Perhaps, that was the most challenging aspect of my career. Over the years, things normalized, and I simply decided to continue doing what I love. As an artist, my job is to create.

Can you discuss the significance of storytelling in photography? How do you use your photos to convey a narrative or evoke emotions in your audience?

To be honest, I’m still learning this. You know, nowadays, many photographers are growing in commercial photography, where often there’s no significant storytelling involved. For instance, in fashion photography, it’s merely photos of models in outfits, where storytelling doesn’t play a significant role. But I believe it’s crucial to build a series of photographs to emphasize the importance of storytelling.

Can you talk about the importance of building a portfolio and online presence as a photographer? How has it benefited your career?

I truly believe that having a portfolio is essential to secure any job, even if you have a large following. I started as an influencer, and it was challenging for me to transition into being a photographer, even though I really wanted it.

My first portfolio was built in 2020. During this process, I began structuring my work in my mind, thinking about what I could offer to clients, and it significantly influenced my approach to photography. Subsequent shoots were done to create content for my website/portfolio.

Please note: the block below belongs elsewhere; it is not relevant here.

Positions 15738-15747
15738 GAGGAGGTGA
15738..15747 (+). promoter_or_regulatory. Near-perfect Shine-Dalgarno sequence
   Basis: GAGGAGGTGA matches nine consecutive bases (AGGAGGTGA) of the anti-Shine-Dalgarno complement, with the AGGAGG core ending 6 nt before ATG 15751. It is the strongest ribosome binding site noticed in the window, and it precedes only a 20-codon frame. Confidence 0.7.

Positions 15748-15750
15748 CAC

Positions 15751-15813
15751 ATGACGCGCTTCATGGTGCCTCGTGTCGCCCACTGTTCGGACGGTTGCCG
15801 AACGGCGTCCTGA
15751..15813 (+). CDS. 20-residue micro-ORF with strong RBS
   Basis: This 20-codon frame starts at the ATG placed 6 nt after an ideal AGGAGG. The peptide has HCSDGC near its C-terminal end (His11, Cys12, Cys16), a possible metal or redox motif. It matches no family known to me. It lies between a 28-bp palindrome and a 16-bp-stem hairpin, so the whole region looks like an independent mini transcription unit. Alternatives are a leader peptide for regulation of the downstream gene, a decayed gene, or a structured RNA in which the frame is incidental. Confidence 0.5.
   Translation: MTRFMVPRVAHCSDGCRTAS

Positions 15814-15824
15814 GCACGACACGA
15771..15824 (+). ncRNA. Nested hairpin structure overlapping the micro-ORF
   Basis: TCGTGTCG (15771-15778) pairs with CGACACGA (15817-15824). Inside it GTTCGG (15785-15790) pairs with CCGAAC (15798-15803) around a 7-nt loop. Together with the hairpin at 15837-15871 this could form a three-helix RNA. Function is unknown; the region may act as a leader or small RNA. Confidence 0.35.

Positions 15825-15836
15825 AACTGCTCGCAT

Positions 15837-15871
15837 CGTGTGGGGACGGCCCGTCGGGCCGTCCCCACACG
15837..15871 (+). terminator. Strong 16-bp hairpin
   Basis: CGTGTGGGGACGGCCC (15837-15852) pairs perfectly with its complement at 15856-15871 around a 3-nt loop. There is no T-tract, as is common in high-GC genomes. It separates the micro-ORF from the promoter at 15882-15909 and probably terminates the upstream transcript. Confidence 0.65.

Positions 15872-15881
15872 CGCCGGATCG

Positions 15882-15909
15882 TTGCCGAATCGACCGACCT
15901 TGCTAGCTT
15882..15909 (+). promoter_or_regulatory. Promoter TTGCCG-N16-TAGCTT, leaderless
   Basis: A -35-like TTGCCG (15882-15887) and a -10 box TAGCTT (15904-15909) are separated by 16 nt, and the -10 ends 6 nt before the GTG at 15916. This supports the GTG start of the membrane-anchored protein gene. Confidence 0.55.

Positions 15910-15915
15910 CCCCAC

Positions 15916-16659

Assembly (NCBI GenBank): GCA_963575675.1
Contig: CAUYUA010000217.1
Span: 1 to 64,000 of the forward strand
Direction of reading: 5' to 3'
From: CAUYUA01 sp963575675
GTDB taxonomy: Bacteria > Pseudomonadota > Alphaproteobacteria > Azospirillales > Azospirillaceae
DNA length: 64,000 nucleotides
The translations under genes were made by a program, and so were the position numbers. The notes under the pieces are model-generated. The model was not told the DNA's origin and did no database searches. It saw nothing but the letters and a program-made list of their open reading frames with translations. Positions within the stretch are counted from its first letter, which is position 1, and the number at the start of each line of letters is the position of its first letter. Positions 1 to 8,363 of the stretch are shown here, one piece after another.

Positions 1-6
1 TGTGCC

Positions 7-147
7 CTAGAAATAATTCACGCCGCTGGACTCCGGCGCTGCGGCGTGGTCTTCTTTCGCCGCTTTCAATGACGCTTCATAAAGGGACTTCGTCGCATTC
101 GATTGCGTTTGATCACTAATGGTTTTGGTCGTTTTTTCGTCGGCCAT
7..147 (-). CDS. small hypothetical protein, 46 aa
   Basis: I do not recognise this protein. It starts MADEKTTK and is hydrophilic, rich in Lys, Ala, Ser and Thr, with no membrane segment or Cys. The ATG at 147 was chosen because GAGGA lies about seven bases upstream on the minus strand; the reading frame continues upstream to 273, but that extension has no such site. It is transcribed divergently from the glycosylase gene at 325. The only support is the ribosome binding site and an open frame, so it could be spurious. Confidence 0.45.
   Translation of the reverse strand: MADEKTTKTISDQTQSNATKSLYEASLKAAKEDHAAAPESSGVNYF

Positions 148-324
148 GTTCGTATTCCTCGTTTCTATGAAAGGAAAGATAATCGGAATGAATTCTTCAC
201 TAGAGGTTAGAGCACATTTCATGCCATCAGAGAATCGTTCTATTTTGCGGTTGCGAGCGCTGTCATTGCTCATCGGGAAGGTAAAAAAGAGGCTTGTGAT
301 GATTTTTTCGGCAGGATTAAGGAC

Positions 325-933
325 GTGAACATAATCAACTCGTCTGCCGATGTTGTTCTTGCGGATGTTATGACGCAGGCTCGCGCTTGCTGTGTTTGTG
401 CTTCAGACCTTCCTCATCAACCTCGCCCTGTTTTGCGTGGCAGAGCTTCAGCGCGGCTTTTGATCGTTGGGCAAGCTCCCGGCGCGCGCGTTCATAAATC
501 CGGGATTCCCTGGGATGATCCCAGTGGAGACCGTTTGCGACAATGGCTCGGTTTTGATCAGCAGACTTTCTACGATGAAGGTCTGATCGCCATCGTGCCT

Your online presence is crucial nowadays; it’s a must. But it’s essential to decide what you want to focus on, whether it’s blogging or being a photographer – just don’t forget this. There are many truly excellent works that go unnoticed, and that’s okay. However, the internet is a tool to bring more attention to your work.

Are there photographers or artists who have particularly influenced or inspired your work? If so, who are they and what aspects of their work do you admire?

I genuinely believe that being a photographer and drawing inspiration from other photographers is not inspiration; it’s imitation. That’s why I’m always open to connecting and getting to know people from various creative backgrounds. I think the development stories of different artists have had a significant influence on my creativity.

Artists like Lucio Fontana, Marcel Duchamp, and Malevich changed the approach to art. Each of them reimagined art. This approach can also be applied and projected onto our time and the field of photography. It’s more about a mindset. They were considered innovators of their time, and I still apply their mindset to today’s realities. This helps me recognize the value of the work I create or see every day.

Our magazine is also based in Asia. Have you ever traveled to any Asian countries? Do you have any favorite ones or you would like to visit and why?

I’ve been in Hong Kong, Shanghai and the Chinese National Park Zhangjiajie several times. I love Shanghai and the Chinese Park, always feel inspired there.

I’d like to visit Japan and South Korea. I truly believe that their perception of everything is different from the western’s one. It’s another level for me.

What upcoming projects or goals do you have as a photographer? Is there something new or exciting on the horizon that you’d like to share with your audience?

I plan to stay in Europe for the next few years and continue to develop myself as an independent photographer. In May 2024, I will be participating in a group photography exhibition in Paris, where I will present one of my existing works in print.

For me, there has never been a specific goal in photography, such as awards or achievements. I simply believe and have always believed that the most important thing is to stay engaged in the creative process, never lose that spark, and continue to create.

Follow Ernest Em work : @19tones